Soon after the end of the Secret Agent series (which ended at the star’s insistence), McGoohan launched his own series, The Prisoner. The first 7 or so episodes may just be the absolute best television ever produced. The show was essentially a continuation of Secret Agent, though could not be formally affiliated due to character ownership issues. In the show’s opening sequence, a secret agent bursts into his supervisor’s office, slams his hands on the desk, and hands over a letter of resignation. He scrambles home, hurriedly packing his things, knowing that there is little time to spare. However, he is too late. A man had followed him to his home and now knocks him out with a spray of gas. When the agent wakes up, he is in the familiar surroundings of his own abode, but when he pulls aside the curtain and peers out the window, he is anywhere but in London.
The show proceeds as the agent, whose real name is never revealed in the series, is assigned the number 6 as his identity. He tries to escape from his new surroundings, but never can. He is confined here, a place called The Village, where quite odd things happen, and it’s never clear who is a captor and who is a captive.
The show’s absolutely, stunningly amazing allegorical style, wit, and suspense established the tone for virtually every modern sci-fi TV series. Extremely clear references can be seen in shows like Twin Peaks, The X-Files, and Lost. The show is mindblowing today, even 40 years after it aired.
Secret Agent / Danger Man, although less cerebral, was also a wonderful and fun spy series. The first season of the show, in which episodes lasted only 30 minutes always ended abruptly, allowing the viewer to extrapolate outcomes. Although that may sound simple, it is unsettling to modern audiences used to spoon-fed closure. The show was put on hiatus after the first season. Then, the massive success of the James Bond movies prompted its return as an hour-long series in which McGoohan, who originally played a NATO agent without specific national affiliation now played a British intelligence agent.
The Bond movies actually borrowed heavily from Danger Man in many areas including the tag: Bond, James Bond (Drake, John Drake on Danger Man). Patrick McGoohan was asked to play James Bond at one point, but he declined because he was unwilling to kiss a woman on screen (or even have implied relations or womanizing), as it went against his moral principles as a devoutly married man. He comes off in the few interviews he did as a tough, but very intelligent and interesting individual. McGoohan has always kept his private and family life very private and most of his fans have respected that choice including Roger Langley, the author of his recent biography Patrick McGoohan: Danger Man or Prisoner?. There are great interviews with McGoohan on Youtube. I have chosen not to include them here because they include many spoilers for The Prisoner and give specific interpretations for events and ideas that are, at the very least, flexible to individual interpretation.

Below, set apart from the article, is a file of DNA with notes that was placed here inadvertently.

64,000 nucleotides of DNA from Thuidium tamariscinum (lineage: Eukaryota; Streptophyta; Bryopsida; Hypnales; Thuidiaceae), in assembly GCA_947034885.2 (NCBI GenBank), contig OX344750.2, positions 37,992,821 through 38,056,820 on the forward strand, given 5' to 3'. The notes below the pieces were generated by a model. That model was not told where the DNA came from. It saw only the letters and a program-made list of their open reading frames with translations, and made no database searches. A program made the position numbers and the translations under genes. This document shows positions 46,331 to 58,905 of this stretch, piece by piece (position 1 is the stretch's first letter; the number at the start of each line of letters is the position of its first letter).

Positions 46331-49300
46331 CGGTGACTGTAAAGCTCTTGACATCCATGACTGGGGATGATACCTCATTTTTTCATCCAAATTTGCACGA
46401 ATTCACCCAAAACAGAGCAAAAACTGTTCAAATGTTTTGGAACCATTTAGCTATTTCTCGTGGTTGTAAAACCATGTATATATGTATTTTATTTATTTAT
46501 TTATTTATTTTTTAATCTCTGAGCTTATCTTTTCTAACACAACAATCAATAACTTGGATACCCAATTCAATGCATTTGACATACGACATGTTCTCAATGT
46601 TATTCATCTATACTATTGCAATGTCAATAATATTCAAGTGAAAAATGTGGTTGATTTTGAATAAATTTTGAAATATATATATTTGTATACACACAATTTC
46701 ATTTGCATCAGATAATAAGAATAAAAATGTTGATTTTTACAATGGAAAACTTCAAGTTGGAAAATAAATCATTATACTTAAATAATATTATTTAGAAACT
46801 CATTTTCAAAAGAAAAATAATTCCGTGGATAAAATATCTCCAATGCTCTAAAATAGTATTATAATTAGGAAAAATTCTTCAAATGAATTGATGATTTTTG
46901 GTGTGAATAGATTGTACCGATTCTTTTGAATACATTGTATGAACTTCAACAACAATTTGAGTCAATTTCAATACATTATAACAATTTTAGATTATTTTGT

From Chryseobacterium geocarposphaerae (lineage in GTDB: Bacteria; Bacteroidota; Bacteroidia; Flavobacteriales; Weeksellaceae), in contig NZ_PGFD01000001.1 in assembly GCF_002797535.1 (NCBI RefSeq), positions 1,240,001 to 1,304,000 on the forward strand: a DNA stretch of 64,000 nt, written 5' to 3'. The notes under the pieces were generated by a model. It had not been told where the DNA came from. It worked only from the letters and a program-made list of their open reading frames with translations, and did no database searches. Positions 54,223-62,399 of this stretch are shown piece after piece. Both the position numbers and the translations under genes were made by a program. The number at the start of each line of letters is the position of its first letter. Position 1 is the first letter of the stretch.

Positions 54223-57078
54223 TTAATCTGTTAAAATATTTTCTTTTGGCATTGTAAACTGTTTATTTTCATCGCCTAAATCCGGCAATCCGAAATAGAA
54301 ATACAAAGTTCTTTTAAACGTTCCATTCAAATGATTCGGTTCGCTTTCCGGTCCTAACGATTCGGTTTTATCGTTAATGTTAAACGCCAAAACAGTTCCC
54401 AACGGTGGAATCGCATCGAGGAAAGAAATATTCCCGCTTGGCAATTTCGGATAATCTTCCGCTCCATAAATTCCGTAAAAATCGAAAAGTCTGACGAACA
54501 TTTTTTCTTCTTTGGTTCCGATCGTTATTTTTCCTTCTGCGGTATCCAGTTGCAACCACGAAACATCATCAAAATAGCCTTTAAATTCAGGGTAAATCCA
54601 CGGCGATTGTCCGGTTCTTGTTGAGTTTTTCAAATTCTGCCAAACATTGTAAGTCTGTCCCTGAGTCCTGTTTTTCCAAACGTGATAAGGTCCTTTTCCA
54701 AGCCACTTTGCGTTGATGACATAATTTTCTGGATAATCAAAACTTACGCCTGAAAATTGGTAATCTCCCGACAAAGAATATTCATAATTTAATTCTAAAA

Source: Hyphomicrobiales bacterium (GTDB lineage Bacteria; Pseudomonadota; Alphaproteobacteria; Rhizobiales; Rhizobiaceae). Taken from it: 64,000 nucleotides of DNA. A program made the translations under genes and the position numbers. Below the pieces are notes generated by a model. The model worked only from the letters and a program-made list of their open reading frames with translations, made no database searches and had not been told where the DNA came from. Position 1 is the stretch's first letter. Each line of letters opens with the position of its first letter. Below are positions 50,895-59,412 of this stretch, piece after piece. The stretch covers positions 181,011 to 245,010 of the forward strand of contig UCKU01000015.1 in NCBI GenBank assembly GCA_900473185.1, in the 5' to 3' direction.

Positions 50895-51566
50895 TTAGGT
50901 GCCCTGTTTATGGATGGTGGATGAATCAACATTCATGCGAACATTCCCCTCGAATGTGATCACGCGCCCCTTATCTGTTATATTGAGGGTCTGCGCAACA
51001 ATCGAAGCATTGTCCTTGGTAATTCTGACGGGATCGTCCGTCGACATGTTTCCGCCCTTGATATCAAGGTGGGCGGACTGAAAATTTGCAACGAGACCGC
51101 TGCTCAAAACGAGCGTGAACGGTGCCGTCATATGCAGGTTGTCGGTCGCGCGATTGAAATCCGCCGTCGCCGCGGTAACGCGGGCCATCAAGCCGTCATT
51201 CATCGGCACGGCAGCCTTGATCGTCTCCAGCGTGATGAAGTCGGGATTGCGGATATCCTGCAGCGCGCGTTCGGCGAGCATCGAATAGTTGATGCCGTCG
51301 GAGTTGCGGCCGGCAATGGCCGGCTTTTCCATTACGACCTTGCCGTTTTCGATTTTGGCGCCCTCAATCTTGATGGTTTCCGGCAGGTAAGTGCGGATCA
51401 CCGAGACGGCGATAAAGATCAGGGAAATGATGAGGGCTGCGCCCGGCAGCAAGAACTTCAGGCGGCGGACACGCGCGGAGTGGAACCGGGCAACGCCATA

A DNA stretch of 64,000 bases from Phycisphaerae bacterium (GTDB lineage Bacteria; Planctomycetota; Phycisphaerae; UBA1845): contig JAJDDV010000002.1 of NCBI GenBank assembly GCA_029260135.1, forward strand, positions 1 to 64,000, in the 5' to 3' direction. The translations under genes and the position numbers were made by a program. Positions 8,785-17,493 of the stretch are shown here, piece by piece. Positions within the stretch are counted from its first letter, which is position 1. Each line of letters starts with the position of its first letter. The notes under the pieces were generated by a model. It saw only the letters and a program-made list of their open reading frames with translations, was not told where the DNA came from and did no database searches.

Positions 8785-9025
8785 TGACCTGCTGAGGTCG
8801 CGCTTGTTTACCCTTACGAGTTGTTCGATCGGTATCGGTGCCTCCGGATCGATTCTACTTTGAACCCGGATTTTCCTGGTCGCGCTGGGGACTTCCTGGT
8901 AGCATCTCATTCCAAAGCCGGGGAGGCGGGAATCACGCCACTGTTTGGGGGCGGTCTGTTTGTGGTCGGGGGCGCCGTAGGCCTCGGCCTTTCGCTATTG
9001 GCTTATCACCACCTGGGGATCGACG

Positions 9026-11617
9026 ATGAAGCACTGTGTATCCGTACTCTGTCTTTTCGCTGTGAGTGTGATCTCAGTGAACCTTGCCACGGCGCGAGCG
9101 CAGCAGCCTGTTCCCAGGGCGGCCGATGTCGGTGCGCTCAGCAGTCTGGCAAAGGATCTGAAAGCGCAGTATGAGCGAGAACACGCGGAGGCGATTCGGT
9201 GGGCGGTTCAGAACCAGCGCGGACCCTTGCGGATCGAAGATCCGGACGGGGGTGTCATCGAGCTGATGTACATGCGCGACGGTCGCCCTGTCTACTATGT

Sophia and I were both struck so heavily by The Prisoner that we decided to name our band Do Not Forsake Me Oh My Darling
after an episode of the show (though we do also know that the episode title is a reference to High Noon, which we also love). We even hope to wear stage outfits inspired by costumes from The Prisoner.
Although Patrick McGoohan had essentially been out of acting for some time now, I am as saddened by his death as I possibly could be for someone I didn’t personally know.